TOULOUSE — And… they’re off! The bulk of the players representing France in the upcoming World Baseball Classic (WBC) qualifiers (March 13-18) take to the skies today with high hopes of making history in the Arizona desert.
France has never reached a WBC, a once-every-four-year event that next takes place in 2021. But there’s a sense among players and coaches that this time around, things could be different, that Team France may finally have what it takes to punch their ticket to international baseball’s biggest show.
For one thing, the event’s organizers have expanded the field for next year’s Classic from 16 to 20 teams, and that could certainly help the cause for countries, like France, that have always been on the outside looking in.
What that means in practical terms is that to qualify, the French will need to finish first or second in a six-team competition that begins March 13 in Tucson, Arizona. The five-day mini tournament will also feature the national teams of Pakistan, Brazil, South Africa, Nicaragua and Germany.
Team France feels confident too about the talent level they’re bringing to the table this time around, with a roster that includes both French and foreign-born players, some with substantial amounts of professional experience.
One of those is Ariel Soriano of the Dominican Republic, who relocated to France two years ago with his wife and twin boys after a number of years playing minor league ball with the Tampa Bay Rays organization, in the United States.
Since his arrival, the 28-year-old has been a sensation in France’s top-division (D1) league. He took home MVP honors as a member of the La Rochelle Boucaniers in 2018, batting .411 with 37 hits in just 24 games played. Last year, with the D1 champion Rouen Huskies, Soriano was equally impressive, especially in the finals against the Sénart Templiers, when he batted a sizzling .470 in the leadoff spot.
“We’ve been preparing already for a month in Toulouse and we’ve got good team, a really good team,” he told Le Baseblog this week. “One of the coordinators told me that [France] has never had such a good team. We’re really really strong, with good pitchers, good hitters, good defense. I can’t wait for the games to begin.”
Oh, and in case you haven’t heard, Team France has a pretty good manager too: Bruce Bochy, an MLB legend whose willingness to guide Les Bleus at this critical juncture is still leaving people in the world of French baseball a little dumbstruck.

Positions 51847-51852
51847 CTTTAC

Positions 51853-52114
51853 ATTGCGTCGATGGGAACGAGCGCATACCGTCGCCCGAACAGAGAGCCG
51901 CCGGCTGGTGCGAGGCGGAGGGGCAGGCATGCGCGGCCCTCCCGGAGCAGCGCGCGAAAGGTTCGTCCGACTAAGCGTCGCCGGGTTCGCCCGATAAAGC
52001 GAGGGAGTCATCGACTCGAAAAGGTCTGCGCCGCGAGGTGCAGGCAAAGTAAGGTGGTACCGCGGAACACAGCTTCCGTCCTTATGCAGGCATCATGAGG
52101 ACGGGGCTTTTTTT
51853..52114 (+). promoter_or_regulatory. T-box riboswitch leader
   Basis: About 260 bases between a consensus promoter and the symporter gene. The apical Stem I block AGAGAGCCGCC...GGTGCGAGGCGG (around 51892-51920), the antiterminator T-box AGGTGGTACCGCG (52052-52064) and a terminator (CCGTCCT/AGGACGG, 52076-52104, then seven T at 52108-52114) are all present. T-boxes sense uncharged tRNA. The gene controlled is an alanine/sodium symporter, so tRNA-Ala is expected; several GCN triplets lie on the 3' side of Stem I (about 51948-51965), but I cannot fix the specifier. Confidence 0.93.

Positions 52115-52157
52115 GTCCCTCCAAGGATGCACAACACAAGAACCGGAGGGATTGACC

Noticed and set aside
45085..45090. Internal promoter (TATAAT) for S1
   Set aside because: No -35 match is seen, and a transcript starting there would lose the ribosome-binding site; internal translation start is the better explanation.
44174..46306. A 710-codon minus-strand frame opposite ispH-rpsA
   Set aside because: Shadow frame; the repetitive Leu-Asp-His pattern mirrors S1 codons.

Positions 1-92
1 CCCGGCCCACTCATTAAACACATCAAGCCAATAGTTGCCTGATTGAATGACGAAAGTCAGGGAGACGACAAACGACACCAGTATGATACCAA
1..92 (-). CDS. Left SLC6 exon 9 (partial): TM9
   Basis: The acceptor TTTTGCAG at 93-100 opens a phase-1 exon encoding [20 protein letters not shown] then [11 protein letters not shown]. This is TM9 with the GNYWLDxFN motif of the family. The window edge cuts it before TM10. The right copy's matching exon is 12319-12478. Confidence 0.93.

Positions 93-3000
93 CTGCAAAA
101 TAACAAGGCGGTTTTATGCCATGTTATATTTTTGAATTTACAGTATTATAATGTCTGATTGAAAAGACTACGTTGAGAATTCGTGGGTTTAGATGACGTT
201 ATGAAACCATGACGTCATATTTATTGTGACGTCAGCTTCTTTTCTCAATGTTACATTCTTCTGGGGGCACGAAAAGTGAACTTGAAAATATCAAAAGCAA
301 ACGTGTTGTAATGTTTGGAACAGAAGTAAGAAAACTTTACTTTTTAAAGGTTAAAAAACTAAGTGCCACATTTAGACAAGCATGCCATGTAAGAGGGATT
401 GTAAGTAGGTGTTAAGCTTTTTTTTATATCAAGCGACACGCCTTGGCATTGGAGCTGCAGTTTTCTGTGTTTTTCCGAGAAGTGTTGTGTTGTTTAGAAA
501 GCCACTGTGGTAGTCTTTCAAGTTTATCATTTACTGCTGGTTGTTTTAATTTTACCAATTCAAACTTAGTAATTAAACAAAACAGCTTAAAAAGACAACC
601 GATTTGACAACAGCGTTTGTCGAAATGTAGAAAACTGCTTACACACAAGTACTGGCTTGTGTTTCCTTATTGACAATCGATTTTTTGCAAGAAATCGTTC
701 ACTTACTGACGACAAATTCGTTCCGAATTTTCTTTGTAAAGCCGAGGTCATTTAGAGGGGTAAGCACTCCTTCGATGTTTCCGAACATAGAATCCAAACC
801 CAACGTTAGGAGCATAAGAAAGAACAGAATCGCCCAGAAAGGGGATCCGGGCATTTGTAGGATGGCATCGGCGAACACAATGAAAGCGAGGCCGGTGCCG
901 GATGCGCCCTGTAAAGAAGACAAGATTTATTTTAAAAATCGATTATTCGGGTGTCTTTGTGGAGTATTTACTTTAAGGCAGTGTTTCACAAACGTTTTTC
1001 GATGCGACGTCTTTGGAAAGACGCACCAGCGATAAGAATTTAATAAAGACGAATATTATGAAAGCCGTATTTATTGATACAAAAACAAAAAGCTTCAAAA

A big league player who went on to coach both the San Diego Padres and San Francisco Giants, the recently retired skipper famously won three World Series titles in a span of just six years (2010, 2012 and 2014).
“We’d all like to be in their place to be able to learn from [Bochy] and talk about his career. And what a career it’s been — as both a player and coach,” Jean-Michel Mayeur, head coach of the Montpellier Barracudas club, said of the players chosen for the national team. “He’s got so much big-league knowledge, of how the game works, and clearly for them it’s a real opportunity.”
Mayeur hopes all that experience could end up helping his season as well given that four of the players selected for Team France will be wearing Barracuda orange come April, when the D1 campaign kicks off.
Pitchers James Murrey and Owen Ozanich, newcomers to Montpellier this year, are both making the trip to Arizona, as is 20-year-old Mael Zan. The fourth Barracuda playing for the French national team is pitcher Ismail Pontiac, a freshman this year at Cochise College in Douglas, Arizona, southeast of Tucson on the U.S. border with Mexico.
“I’m excited about the qualifier tournament because I think they’ve put a lot of work into it,” Murrey, a Chicago native who moved to France nearly a decade ago, said of the organizers behind this particular national team. “I mean, Bruce Bochy’s going to be the manager. That’s like a hall of fame quality persona within the world of baseball. It’s a completely different dynamic.”
By Benjamin Witte (email@example.com)